Monday, October 27, 2008

On blooming late

I was ecstatic last week to find, in the New Yorker, a justification for my existence. At last! Malcolm Gladwell writes in the Oct. 20 issue about late-blooming creative types, like Ben Fountain and Cezanne. OK, the problem with laties is that they do look, for much of their lives, very much like another group whose designation starts with "l" (followed by "o," "s," "e"--you get the picture). So they require a good deal of forebearance and faith from those around them--those who may even have to financially support them, while telling them over and over that they don't suck, even when, at the time in question, they do. The early work of the late bloomer is indistinguishable from that of the loser. But Gladwell's point is that late-blooming is not simply a matter of figuring out, late in life, what you are good at. There are, in fact, two different kinds of creativity. One is the "young genius" kind that we are most familiar with, in which beauty springs fully formed from the often equally beautiful young creator. The other is the "experimental" kind, which requires years of gathering and testing and reviewing and rehearsing. Yes, years! Decades, even! Did I mention Cezanne? How about Mark Twain--it took him 10 years to write Huckleberry Finn. I've only been at my novel for four...and a half...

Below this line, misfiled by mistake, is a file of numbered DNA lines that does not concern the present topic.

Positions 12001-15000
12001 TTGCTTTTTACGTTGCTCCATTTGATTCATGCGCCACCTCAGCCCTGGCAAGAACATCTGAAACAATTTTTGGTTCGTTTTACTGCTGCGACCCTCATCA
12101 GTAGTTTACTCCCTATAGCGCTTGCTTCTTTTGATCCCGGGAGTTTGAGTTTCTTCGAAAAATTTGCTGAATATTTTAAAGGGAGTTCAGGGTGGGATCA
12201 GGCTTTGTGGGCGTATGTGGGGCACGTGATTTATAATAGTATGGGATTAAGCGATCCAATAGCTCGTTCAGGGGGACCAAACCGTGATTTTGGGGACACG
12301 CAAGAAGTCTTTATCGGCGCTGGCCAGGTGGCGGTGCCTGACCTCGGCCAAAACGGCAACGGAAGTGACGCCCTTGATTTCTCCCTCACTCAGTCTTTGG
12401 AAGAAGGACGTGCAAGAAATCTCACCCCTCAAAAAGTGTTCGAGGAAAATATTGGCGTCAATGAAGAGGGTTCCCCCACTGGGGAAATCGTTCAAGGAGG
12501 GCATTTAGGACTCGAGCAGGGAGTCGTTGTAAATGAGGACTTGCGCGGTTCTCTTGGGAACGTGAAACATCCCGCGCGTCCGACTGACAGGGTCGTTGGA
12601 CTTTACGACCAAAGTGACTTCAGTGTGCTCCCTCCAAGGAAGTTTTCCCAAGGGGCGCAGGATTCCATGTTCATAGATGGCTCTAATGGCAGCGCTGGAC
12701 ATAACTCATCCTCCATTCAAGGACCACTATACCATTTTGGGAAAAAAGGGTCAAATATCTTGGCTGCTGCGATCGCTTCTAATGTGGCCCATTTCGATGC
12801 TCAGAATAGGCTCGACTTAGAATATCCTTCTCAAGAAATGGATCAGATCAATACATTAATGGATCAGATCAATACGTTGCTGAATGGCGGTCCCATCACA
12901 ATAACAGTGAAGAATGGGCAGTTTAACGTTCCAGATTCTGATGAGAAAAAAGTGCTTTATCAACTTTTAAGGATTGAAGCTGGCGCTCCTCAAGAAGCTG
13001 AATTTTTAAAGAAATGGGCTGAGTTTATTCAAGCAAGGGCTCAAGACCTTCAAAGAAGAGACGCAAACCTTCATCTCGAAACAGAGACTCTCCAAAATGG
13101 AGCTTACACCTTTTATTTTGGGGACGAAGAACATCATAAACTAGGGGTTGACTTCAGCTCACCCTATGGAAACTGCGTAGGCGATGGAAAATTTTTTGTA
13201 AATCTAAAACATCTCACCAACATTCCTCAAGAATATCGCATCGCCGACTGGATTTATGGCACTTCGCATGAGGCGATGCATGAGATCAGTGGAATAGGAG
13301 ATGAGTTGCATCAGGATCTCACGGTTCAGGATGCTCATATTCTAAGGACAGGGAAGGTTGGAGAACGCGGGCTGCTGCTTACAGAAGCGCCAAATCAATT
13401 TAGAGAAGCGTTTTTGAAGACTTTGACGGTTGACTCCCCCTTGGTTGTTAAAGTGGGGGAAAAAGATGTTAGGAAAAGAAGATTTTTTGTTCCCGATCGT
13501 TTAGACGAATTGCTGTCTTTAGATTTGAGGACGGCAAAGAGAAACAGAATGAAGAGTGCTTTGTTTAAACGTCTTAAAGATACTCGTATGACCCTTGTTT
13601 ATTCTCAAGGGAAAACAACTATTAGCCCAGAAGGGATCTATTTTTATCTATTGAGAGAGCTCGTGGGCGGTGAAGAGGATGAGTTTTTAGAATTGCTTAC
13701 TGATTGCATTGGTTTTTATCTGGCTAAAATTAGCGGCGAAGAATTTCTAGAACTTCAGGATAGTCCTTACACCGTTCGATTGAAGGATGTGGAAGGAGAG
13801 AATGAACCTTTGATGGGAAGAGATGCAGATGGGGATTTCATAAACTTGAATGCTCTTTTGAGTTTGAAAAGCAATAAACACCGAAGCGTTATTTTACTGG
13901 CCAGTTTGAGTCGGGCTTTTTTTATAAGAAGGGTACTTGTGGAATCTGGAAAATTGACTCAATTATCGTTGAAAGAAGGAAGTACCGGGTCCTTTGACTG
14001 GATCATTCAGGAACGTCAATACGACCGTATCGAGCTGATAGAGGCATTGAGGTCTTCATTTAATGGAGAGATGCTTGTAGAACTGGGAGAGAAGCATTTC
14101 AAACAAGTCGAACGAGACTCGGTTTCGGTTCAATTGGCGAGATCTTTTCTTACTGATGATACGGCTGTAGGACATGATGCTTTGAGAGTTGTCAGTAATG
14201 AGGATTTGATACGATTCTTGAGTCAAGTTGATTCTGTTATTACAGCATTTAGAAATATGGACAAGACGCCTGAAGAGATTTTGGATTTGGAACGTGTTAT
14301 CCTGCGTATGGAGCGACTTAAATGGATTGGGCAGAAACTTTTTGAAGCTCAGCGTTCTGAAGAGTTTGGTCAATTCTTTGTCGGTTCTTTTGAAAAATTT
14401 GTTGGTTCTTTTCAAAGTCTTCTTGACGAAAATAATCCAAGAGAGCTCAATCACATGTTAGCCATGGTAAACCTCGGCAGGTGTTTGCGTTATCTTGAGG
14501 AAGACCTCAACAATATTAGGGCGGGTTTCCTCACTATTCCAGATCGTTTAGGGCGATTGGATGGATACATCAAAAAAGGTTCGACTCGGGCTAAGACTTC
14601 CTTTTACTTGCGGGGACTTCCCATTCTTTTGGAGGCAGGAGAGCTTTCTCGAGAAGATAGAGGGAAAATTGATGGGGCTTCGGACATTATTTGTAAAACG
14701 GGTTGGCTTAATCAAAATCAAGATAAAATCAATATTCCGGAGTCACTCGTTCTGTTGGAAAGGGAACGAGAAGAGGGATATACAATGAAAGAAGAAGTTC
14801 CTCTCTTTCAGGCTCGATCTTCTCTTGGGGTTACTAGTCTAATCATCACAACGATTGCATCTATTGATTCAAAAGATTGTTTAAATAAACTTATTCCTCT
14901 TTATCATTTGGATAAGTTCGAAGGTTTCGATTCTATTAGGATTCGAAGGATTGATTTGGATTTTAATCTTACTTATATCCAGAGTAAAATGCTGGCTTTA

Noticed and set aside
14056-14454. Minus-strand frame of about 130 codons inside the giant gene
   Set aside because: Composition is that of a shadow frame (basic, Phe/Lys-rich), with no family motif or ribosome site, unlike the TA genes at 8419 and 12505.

That's my new story, and I'm sticking to it. Thanks, Malcolm!

1 comment:

Prill Boyle said...

Love your take on Gladwell's article and your comment about Twain. (I've been working on my novel for 3 years.)